Dr. Moonhyung Jang and Dr. Gang Wang

Dr. Moonhyung Jang, left, operates the generator to light an LED display as Dr. Gang Wang looks on in the Adaptive Structures Laboratory.

Michael Mercier / UAH

A bit of laboratory serendipity led University of Alabama in Huntsville (UAH) researchers to a simple mechanical way to generate electricity to operate electronic devices, says a paper they have published.

Triboelectric nanogenerators use multiple layers of different materials to generate electricity when pressed. While testing a triboelectric nanogenerator in the Adaptive Structures Laboratory of Dr. Gang Wang at UAH, a part of the University of Alabama System, postdoctoral research assistant Dr. Moonhyung Jang observed something unusual.

“During a finger-tapping test performed by Dr. Jang, a Scotch tape was introduced on the top to prevent electric shock,” says Dr. Wang, an associate professor of mechanical and aerospace engineering and the project’s principal investigator.

“An unexpected high voltage was observed. After a careful investigation, we figured out that the tape layer is the reason to cause this,” Dr. Wang says. “This led to our invention that introduces tacky materials to improve the performance of triboelectric generators.”

Consisting of a metalized polyester sheet that’s similar to shiny gift-wrap plastic material and a double-sided tape with an acrylic adhesive layer, the configuration is both simple and cost effective.

“A contact-and-separation motion is required for the current triboelectric generator design,” says Dr. Jang, who is the paper’s lead author. “In our recent paper, we demonstrated energy harvesting when someone is walking by using a shoe integrated with the current triboelectric generator. We can modify the design to meet other applications accordingly.”

Supported by Materials Sciences LLC via a U.S. Army Small Business Innovation Research (SBIR) phase 2 program, the goal of the project is to provide an energy harvesting solution that will power sensors and electronics to track flight times of aviation and missile structures. In the phase I effort, Dr. Wang and his team successfully demonstrated the galloping energy harvesting concept using piezoelectric materials.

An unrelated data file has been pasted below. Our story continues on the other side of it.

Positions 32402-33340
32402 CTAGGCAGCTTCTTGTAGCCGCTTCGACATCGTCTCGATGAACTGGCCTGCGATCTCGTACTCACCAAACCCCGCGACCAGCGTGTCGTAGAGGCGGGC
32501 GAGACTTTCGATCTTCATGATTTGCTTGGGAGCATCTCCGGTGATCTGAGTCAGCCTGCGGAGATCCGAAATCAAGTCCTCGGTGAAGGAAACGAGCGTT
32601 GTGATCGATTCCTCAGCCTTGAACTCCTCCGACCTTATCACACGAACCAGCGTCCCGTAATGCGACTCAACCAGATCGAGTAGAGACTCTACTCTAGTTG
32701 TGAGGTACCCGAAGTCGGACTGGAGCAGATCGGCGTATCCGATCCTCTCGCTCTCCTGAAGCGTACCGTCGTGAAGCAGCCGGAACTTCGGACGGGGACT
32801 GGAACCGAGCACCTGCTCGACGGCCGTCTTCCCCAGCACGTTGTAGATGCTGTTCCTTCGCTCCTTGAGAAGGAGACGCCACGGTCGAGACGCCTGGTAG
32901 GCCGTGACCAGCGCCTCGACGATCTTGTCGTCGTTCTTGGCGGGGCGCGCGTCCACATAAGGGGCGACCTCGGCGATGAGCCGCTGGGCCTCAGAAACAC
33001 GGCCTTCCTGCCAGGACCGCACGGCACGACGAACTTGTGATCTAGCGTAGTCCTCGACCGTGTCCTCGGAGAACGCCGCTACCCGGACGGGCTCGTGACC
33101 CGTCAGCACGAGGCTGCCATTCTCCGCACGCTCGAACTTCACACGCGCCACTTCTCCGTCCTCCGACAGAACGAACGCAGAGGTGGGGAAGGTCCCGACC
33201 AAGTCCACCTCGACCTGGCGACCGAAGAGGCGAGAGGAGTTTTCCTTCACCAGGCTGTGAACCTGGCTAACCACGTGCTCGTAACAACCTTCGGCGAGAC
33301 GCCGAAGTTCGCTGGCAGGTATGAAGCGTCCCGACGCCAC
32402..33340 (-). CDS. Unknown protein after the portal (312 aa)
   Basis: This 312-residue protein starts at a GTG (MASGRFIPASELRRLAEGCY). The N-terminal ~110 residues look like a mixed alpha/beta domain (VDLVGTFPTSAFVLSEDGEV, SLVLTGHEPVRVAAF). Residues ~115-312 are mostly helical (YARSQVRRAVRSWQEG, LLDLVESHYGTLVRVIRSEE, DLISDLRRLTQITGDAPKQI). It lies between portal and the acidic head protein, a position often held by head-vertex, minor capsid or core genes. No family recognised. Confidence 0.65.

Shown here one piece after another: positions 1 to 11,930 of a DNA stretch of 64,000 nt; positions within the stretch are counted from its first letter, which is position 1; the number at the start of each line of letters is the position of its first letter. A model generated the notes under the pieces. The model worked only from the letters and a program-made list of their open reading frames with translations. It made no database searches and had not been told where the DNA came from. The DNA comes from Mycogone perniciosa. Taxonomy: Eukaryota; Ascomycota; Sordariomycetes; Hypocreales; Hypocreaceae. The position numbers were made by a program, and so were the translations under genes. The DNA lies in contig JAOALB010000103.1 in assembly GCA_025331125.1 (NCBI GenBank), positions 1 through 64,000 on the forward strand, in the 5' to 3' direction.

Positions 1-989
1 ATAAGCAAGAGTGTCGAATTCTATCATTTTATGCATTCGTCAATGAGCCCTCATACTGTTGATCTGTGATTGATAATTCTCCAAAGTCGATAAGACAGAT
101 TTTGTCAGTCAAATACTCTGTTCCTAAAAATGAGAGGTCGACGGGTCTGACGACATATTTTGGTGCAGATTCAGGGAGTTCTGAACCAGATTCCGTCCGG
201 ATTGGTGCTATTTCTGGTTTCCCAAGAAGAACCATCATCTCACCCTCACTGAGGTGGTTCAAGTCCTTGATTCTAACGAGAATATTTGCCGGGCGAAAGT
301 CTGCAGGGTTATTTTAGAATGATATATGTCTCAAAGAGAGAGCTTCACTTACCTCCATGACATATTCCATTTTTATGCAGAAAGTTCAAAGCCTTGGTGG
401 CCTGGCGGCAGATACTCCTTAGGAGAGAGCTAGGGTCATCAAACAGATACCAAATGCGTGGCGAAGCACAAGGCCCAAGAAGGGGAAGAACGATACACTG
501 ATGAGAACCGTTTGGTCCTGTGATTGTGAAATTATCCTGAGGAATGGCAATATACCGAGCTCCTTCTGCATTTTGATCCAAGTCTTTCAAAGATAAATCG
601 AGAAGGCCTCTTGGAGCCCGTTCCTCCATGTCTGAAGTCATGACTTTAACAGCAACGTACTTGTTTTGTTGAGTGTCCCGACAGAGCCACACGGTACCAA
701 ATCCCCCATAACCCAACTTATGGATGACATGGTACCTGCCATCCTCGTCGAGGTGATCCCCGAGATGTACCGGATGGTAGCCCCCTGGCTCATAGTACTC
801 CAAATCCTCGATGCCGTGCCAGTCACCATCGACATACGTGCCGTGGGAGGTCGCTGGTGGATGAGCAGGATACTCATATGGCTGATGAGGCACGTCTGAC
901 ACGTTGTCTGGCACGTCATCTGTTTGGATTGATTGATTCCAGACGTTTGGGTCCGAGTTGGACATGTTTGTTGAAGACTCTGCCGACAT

Dr. Jang joined the group to support the SBIR phase 2 program on June 1, 2021. Alumnus Jacob Lee of Toney (B.S., Aerospace Engineering, May 2022) is a paper co-author. Lee is now an engineer at the U.S. Army Space and Missile Defense Command.

“We are grateful, as well, for the technical guidance from Dr. Simon Chung, vice president of research and development at Materials Sciences LLC,” Dr. Wang says. Dr. Chung is also a paper co-author.

“A simple idea was to try a triboelectric nanogenerator design by modifying the surface structure of a triboelectric layer using the atomic layer deposition technique,” says Dr. Wang. “This is why we invited Dr. Yu Lei to help us build such prototype in his lab by creating oxidized layers.”

Dr. Lei is the interim chair and an associate professor in the Department of Chemical and Material Engineering, and it was that prototype that Dr. Jang was testing when the unusual readings were noticed.

“Moreover, Dr. Lei also contributed to our current paper and provided lots of suggestions and comments from a material scientist’s perspective,” says Dr. Wang.

The investigators are exploring different concepts to improve the device’s performance. The scientists used an LED display to illustrate the concept, but they say it has much wider potential applications.

“The ultimate goal is to provide a power source for sensor and monitoring systems in different engineering applications,” says Dr. Jang. “We already conducted some tests to demonstrate a wearable sensor concept for the human body.”